The Commerce City Council voted to table a measure that would authorize a street condition assessment and passed several items at its May meeting on Tuesday.
Mayor Wyman Williams and council member Jean Klaus were not in attendance, with Mayor Pro Tempore Gene Lockhart presiding over the meeting. The swearing-in ceremony for Williams was postponed as he was out with a medical issue.
Much discussion was had regarding a measure that would allow City Manager Darrek Ferrell to negotiate and execute a contract with Halff Engineering for a street assessment report.
Halff had performed a report for the city in 2011 that identified the condition of the city’s roads and recommended ones for repair. In that study, more than 74-percent of the city’s roads were listed in at least “fair” condition, according to Ferrell.
Ferrell said that these assessments usually are obsolete after five years, and recommended performing an updated study. Halff would be performing the assessment with updated technology, using special vehicles outfitted with Dynatest sensors, which can determine the structure and condition of pavement. The proposed cost of the contract would be $55,400, with Ferrell stating that there were available funds in the city budget due to savings on other projects.
Council members Beckey Thompson and Stephanie Muller began questioning Ferrell on what exactly the study entails and what would be done once it was complete. Ferrell explained that part of the study is to assess how much the cost of necessary repairs would be, as well as assisting in finding funding sources for needed projects. Ferrell added that the assessment would take roughly four months to complete.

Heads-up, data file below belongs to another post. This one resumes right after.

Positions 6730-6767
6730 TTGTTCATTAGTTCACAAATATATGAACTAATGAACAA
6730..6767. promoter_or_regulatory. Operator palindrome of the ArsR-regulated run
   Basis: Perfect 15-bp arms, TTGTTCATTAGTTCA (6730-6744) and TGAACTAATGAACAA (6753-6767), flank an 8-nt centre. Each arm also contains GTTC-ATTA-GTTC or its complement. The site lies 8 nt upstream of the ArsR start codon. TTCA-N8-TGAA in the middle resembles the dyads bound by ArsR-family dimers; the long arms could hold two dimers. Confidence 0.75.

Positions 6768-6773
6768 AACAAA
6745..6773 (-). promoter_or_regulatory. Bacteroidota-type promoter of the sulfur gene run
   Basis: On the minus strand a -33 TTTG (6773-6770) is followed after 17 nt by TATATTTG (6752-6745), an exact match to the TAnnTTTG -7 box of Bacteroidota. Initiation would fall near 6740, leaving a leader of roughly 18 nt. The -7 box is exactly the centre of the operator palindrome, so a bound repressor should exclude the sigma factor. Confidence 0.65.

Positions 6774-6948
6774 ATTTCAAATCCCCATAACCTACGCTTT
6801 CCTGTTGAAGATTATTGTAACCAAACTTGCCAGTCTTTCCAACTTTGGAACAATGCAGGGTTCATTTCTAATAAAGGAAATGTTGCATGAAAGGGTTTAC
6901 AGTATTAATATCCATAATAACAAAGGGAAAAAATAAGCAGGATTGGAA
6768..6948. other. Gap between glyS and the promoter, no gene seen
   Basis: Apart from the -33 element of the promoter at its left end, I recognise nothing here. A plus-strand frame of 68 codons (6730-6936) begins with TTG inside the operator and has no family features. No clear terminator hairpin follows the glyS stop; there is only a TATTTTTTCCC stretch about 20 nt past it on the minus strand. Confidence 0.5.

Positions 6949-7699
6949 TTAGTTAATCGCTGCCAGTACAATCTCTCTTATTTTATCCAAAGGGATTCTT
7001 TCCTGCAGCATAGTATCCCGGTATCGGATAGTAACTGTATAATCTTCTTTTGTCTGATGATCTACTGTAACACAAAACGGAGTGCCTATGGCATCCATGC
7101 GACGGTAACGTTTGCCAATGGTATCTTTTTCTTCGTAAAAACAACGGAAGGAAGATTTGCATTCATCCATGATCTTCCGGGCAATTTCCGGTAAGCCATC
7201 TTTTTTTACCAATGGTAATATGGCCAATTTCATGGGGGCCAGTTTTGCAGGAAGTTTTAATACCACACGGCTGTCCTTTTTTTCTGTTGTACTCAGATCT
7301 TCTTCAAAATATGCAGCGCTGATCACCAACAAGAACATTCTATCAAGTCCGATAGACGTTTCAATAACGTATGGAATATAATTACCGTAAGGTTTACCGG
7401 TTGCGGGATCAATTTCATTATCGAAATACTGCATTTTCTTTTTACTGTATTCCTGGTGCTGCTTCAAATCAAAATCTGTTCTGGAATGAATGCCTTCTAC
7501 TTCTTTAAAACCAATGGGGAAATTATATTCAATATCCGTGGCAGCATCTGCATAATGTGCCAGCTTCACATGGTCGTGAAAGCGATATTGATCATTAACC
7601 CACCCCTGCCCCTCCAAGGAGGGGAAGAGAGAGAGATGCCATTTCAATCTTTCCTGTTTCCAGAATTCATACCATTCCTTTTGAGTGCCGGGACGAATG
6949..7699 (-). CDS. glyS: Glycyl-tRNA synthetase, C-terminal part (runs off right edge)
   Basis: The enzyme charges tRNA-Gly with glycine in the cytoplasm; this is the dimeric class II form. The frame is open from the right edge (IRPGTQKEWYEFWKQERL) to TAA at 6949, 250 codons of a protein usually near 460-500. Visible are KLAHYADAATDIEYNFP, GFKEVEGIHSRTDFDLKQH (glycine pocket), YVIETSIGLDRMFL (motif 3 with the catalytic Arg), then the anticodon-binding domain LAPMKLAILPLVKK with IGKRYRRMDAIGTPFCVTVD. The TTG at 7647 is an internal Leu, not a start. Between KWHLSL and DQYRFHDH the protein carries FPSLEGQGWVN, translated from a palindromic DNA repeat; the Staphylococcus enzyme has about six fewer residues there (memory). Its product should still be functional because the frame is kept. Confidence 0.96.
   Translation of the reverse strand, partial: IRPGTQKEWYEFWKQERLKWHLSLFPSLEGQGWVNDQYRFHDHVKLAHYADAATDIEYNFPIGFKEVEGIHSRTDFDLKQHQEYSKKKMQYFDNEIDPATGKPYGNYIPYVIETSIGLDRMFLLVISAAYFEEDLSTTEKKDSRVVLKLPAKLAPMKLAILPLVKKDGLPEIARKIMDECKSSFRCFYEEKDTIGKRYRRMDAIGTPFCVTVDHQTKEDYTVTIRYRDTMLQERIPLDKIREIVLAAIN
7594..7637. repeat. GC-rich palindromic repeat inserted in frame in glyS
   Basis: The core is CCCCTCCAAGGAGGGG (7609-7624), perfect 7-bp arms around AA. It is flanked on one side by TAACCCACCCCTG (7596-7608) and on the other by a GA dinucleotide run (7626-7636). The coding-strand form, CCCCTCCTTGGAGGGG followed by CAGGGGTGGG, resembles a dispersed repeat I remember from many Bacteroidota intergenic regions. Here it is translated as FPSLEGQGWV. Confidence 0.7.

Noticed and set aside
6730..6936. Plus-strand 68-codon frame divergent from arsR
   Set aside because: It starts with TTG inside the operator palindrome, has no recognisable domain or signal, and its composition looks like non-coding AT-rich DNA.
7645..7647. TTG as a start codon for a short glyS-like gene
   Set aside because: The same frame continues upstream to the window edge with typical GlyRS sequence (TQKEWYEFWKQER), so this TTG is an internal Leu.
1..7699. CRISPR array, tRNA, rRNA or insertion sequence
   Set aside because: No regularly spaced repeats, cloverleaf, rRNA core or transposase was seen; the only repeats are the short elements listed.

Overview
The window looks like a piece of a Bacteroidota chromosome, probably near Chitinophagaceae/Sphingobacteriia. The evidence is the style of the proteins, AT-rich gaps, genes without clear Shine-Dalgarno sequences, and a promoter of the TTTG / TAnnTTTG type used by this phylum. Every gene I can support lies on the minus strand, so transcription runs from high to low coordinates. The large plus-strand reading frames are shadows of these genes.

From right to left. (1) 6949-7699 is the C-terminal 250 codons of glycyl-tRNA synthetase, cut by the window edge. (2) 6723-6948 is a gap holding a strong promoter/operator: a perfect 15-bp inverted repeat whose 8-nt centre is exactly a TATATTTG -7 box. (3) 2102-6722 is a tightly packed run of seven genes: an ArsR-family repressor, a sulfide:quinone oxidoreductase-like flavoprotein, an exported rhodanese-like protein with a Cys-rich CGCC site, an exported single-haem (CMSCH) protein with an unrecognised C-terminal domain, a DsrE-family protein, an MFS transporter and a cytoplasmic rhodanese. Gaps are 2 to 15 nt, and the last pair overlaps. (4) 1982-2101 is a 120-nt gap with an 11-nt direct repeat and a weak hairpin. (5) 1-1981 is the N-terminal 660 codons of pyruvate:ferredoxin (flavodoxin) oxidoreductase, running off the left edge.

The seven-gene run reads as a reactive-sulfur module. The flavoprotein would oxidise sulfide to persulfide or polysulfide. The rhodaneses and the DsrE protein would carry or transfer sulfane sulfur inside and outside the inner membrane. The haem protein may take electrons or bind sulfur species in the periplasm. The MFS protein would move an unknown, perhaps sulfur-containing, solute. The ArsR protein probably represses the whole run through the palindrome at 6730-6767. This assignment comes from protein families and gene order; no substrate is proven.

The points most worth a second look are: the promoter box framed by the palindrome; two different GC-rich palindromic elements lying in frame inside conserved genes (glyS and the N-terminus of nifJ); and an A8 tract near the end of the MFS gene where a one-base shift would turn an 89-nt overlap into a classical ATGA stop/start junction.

Thompson stated that she did not feel comfortable passing a vote on the measure without sitting down and hashing out the details.
“This is a lot to take in at one time,” Thompson said. “I would be more comfortable with sitting down and letting me ask all of the questions to get a better grasp of this.”
Ferrell said he was open to having a separate discussion at a later date, but made clear that he would not be able to answer questions about how much specific projects would cost without the advantage of the study.
The council voted to table the measure for a later date.
Council members also voted to amend a current contract between the city and the Upper Trinity Regional Water District.
The contract was signed in 1990 to allow the UTRWD to buy the city’s water rights from Cooper Lake for up to 150 years. Starting in 2041, the city would be able to have access to 25-percent of the water rights for a reimbursement estimated to be as much as $2 million. This process can be repeated every 25 years, taking an increased portion.
Both sides were wanting to amend the contract, and an amended version that allows the city to acquire water at any time and removes the reimbursement, as well as removing a five-percent payment from the UTRWD to the Corps of Engineers and the Sulphur River Municipal Water District associated with the city’s water rights in Cooper Lake.
The amendment was passed unanimously.
An ordinance was passed on second reading that prohibits the use of shallow groundwater underneath the former Covidien property at 400 Maple Street. The ordinance now goes on the books after the second passage by the council.
The council was reorganized, as is custom following an election. Lockhart was named Mayor Pro Tempore, retaining his position. Newest council member Muller was named as an Ex Officio member of the Commerce Economic Development Corporation, and Klaus was named an Ex Officio member for the Beautification Commission.
Sales tax was once again higher than budgeted the previous month. The city is more than $68,000 ahead of projected sales tax figures for the year. Property tax collections were announced at $1,934,186, which is $35,631 more than budgeted.
The next regularly-scheduled meeting of the Commerce City Council will be held on June 18 at 6 p.m.